Resource rent taxes add significant annual revenues to the Norwegian Treasury. The general tax rate for Norwegian limited companies is 22%. This tax is calculated on profit, and the rate is flat. Tax on resource rent is an additional tax that oil and gas companies and hydropower plants must pay. In 2019, the resource rent tax rate was 56% in the petroleum sector. In total, these companies had a tax rate of 78% that year.7 The special petroleum tax contributed an average of more than NOK 100 billion annually to the Norwegian Treasury from 2001–2020. The resource rent tax rate for hydropower plants is 37%. This particular tax has contributed about NOK 4–6 billion extra annually to the state for several years. With significant profits in the fishing fleet in recent years,8 this industry is now emerging as a resource rent tax candidate.

However, increased tax on earned income can lead to people working less, while more tax on capital can reduce investment activity, both of which lead to reduced value creation in society. On the other hand, resource rent taxes are neutral and without negative effects.9 As long as a company is left with some resource rent after tax, it will be more profitable to remain invested in the resource rent industry than to move the capital to other sectors. Thus, the players will have no financial motive to adapt to a resource rent tax that is lower than 100%. Since resource rent taxes do not affect value creation in the economy, this is a very effective method that the authorities can use to increase their income.

Even though resource rent taxes stand out as an increasingly important source of funding for the Norwegian welfare state, it is still unclear which sources should create the resource rent.10 The present article aims to contribute to the debate on the origin of rent in natural resource-based industries (NRBIs) and how the rent generated is appro­priated by different stakeholders. This objective is met by integrating knowledge that usually is presented in separate theoretical building blocks.

First, this paper integrates Douglass North’s theories of institutional economics11 with Michael Porter’s theories of industrial organisation12 to show that some of the rent generated in an NRBI relative to a non-NRBI may be rooted in extraordinarily attractive institutional framework conditions. This paper argues that industry-specific institutions have the potential to create institutional rent in an NRBI. This source of rent is under communicated in the literature. Institutional rent adds to what is commonly labelled resource rent in an NRBI. Resource rent is based on actors having exclusive and often free or cheap access to scarce and valuable natural resources such as fish.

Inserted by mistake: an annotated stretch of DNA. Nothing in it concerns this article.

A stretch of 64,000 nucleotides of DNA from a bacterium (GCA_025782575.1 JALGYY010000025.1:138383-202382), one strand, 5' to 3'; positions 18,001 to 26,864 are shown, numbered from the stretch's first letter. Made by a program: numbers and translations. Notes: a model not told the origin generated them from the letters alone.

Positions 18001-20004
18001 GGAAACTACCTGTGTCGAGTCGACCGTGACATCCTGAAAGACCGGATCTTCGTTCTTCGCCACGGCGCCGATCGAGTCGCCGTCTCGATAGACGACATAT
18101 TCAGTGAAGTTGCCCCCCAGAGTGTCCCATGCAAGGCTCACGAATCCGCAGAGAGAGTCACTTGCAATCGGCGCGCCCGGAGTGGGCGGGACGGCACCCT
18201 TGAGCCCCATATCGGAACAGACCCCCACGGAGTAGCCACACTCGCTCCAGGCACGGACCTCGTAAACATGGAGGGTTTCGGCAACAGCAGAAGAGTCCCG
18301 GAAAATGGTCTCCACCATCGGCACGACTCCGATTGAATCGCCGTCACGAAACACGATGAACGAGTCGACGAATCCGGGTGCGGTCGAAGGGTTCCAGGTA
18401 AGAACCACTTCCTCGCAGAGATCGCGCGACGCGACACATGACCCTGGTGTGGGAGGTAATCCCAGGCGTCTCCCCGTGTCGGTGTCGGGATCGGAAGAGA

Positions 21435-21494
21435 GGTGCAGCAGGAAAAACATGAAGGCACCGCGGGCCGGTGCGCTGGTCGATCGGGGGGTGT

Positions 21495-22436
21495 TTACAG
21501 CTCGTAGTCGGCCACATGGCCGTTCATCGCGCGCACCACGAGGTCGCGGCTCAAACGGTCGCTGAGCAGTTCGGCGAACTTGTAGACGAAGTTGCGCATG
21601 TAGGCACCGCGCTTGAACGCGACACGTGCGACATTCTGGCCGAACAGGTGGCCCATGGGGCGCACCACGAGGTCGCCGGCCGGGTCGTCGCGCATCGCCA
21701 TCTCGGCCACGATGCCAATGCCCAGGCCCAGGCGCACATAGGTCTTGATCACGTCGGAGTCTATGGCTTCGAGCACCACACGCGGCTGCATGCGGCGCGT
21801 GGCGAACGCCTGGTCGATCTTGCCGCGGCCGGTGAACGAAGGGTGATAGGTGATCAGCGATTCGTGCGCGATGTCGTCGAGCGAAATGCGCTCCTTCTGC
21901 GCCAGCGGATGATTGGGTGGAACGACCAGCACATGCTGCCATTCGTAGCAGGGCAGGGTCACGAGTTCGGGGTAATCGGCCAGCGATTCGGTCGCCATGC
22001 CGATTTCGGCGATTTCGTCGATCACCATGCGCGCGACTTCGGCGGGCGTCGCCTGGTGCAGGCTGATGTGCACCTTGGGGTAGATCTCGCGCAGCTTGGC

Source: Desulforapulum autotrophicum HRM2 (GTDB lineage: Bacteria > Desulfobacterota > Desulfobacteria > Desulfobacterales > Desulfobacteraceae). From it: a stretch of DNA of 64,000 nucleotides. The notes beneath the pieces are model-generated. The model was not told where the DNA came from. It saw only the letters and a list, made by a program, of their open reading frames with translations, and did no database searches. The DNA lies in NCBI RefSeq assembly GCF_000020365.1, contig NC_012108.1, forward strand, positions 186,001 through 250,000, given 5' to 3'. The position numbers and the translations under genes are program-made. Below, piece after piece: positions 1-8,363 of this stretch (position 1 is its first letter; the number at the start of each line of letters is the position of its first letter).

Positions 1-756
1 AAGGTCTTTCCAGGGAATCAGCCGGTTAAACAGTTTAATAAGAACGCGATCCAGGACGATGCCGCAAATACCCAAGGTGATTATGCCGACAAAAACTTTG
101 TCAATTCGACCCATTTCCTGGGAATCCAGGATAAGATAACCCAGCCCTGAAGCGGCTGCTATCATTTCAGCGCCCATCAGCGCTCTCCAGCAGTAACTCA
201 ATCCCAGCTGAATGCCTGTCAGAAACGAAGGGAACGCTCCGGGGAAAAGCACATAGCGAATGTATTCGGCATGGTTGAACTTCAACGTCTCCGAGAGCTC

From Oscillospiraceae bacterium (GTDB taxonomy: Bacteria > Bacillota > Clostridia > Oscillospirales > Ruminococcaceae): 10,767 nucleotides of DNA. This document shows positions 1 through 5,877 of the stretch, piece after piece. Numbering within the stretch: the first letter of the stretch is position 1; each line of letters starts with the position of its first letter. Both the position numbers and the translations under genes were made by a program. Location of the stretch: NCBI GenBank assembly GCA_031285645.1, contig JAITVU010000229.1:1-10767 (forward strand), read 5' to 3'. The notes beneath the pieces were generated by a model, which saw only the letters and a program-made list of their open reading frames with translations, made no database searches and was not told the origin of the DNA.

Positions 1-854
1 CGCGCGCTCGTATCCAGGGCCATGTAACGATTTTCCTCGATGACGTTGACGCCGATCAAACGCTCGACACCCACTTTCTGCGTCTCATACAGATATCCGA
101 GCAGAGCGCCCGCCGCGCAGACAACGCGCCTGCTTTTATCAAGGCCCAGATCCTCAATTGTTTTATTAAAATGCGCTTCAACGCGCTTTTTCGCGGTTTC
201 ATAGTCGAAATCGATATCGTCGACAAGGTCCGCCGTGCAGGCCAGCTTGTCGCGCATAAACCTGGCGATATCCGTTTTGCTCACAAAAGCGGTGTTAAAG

Second, this study integrates Jay Barney’s resource-based theory on business strategy13 with Edvard Freeman’s stakeholder theory,14 arguing that stakeholders outside a firm’s boundary may have legitimate claims on rent appropriation. The wild fishery resources are owned by Norwegian society and managed sustainably by the authorities. Significant stakeholders that provide for the resource bundle necessary to generate rent in an NRBI are thus located outside the boundaries of the harvesting companies. However, none of these outside stakeholders today benefits from the rent generated. This is a paradox, according to the present study.

In the next section, the rent concept is discussed as used in the study. This section is followed by a section on institutional perspectives on rent generation and another section on stakeholder perspectives on rent appropriation. The paper concludes with a discussion.